Event handlers in ReadyAPI (SOAPUI) clean up after test failure

Event handlers in ReadyAPI (SOAPUI) clean up after test failure

Gepubliceerd: Categorie: Java & Web

In this article we’ll show why and how to use Event handlers in ReadyAPI. In our example we will use ‘event handlers’ to clean up JMS queues after a test-case has failed.


  1. Large integration project, with lots of test-scripts written in ReadyAPI
  2. Test scripts are run after each build on our integration server
  3. One test-case fails, possibly leaving the system in a uncertain state.
    • Oracle BPEL processes still running, still waiting for a particular input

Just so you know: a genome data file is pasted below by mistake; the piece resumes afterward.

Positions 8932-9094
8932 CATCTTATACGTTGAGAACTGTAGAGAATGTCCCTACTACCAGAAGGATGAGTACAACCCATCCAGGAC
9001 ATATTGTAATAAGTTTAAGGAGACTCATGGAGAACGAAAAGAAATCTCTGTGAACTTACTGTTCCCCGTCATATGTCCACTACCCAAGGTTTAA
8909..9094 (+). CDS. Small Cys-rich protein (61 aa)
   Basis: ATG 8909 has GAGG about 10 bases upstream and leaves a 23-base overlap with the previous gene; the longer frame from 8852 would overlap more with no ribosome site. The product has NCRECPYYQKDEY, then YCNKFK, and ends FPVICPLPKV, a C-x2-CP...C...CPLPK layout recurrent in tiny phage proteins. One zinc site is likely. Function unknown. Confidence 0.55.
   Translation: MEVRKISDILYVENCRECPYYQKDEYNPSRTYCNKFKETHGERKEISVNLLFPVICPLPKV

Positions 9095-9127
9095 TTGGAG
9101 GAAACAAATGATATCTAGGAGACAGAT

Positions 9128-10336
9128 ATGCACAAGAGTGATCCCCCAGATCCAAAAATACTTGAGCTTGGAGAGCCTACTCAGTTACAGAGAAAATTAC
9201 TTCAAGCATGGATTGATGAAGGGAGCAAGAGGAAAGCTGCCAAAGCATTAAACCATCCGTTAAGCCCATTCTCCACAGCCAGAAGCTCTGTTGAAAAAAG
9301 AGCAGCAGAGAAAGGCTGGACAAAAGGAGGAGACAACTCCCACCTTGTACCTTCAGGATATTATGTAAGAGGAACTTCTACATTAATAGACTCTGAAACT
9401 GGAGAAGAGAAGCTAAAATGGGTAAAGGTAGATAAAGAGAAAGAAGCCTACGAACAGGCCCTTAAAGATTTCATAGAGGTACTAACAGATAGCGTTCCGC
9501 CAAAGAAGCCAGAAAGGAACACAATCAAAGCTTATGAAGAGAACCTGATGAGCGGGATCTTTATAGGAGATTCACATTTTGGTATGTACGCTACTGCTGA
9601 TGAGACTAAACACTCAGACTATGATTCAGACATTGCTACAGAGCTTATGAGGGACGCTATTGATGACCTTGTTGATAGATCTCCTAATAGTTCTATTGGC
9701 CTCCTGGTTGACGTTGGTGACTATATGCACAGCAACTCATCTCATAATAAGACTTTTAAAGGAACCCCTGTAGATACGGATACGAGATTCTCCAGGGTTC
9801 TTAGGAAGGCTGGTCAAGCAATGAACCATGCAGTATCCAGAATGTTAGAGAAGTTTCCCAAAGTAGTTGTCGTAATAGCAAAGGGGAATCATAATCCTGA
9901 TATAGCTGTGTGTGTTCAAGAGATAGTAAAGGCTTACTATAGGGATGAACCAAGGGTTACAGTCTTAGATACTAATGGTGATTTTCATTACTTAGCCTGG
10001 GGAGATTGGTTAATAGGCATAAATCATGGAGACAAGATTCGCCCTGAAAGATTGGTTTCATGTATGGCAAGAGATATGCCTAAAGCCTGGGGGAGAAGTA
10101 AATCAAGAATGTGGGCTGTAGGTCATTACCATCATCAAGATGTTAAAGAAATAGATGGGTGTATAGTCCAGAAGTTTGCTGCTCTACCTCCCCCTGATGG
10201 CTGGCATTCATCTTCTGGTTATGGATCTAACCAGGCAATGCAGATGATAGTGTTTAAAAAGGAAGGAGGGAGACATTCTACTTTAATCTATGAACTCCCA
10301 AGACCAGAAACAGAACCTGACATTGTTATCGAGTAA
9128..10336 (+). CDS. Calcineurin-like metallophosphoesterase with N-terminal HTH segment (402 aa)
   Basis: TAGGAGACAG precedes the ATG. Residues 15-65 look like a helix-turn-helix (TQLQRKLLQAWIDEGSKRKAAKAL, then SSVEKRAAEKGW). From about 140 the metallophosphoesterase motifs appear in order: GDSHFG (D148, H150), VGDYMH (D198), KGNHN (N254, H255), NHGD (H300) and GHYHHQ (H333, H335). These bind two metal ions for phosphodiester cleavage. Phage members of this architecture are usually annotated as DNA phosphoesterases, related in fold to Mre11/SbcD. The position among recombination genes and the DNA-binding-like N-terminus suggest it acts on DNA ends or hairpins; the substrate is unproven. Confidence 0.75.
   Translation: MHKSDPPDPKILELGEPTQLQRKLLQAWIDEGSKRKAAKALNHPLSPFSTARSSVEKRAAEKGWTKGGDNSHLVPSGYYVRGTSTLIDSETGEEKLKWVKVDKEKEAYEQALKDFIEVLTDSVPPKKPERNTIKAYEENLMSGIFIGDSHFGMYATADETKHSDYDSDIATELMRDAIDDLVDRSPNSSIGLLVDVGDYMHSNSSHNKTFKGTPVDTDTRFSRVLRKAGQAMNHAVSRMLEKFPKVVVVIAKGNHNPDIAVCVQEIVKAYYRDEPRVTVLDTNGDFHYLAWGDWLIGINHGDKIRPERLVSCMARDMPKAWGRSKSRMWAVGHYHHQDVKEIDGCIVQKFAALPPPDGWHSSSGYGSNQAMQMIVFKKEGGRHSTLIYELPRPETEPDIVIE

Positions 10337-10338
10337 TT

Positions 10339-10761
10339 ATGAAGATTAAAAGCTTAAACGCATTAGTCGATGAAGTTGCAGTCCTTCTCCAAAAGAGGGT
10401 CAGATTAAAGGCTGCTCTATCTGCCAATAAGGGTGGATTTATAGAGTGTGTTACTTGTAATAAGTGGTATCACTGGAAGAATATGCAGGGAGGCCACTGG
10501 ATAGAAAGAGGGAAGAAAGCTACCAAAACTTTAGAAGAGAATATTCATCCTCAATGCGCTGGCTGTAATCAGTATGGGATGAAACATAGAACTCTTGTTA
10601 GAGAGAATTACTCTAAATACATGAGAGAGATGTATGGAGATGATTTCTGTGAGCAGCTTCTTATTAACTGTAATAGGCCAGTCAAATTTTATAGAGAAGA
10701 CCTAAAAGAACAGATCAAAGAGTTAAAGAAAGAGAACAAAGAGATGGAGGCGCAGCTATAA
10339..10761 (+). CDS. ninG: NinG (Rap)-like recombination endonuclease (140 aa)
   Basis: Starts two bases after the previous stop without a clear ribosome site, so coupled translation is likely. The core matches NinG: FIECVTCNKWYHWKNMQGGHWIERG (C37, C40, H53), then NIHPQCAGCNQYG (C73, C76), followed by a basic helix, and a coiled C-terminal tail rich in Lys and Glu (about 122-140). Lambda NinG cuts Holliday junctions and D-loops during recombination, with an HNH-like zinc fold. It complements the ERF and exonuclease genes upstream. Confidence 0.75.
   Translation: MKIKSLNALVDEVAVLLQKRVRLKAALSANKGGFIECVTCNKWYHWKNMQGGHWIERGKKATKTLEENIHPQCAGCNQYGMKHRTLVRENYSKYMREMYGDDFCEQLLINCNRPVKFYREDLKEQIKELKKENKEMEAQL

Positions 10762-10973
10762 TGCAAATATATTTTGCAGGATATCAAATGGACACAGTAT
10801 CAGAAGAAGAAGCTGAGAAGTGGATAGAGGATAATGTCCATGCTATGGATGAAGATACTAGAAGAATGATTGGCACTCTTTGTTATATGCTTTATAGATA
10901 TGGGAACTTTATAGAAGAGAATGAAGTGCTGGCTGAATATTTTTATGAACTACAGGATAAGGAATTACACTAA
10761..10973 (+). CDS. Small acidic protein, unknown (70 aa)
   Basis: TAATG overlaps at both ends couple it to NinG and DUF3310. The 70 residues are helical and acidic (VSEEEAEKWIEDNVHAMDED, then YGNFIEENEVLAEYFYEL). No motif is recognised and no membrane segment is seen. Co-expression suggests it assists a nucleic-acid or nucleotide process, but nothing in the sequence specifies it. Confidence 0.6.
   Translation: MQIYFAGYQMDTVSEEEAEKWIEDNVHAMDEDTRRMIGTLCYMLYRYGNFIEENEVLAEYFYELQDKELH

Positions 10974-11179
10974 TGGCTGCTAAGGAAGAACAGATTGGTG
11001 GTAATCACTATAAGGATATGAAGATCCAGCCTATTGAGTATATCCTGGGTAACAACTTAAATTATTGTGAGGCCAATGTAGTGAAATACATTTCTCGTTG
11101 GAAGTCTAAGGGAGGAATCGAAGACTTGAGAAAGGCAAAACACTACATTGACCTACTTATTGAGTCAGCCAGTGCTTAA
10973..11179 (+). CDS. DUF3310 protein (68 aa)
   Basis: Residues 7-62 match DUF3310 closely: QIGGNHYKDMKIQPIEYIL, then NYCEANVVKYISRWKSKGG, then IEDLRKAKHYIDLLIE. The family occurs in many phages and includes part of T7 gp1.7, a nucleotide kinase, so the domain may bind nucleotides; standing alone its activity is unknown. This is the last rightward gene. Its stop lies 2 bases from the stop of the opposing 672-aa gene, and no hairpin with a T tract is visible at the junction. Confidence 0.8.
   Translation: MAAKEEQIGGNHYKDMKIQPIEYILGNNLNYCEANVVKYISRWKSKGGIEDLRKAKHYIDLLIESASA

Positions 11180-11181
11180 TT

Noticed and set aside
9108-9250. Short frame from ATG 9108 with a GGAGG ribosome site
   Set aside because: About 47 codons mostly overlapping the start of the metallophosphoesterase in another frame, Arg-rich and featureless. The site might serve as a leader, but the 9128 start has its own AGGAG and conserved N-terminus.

• Messages still left on queues, which might be used by the next test case
  4. One of the following test-cases also fails because of the previous

Such a situation is undesirable. We do not want any dependency between test-cases. If one test fails, all the other tests should not be affected!


In this scenario we also have several cleanup scripts bundled in a separate ReadyAPI project. What we would like to do is run these generic cleanup scripts whenever one of the test-cases fails.


To achieve this goal we first consider our options.

ReadyAPI structure

ReadyAPI structure starts with the workspace (see fig 1):

  • A workspace can contain multiple projects
  • Each project can contain multiple Test Suites
  • Test Suites can contain multiple Test Cases
  • A test case consists out of 1 or more test steps

Figure 1 - ReadyAPI workspace structure:

Given this structure, we would like to be able to check for failure after each individual test case.

Setup / Teardown scripts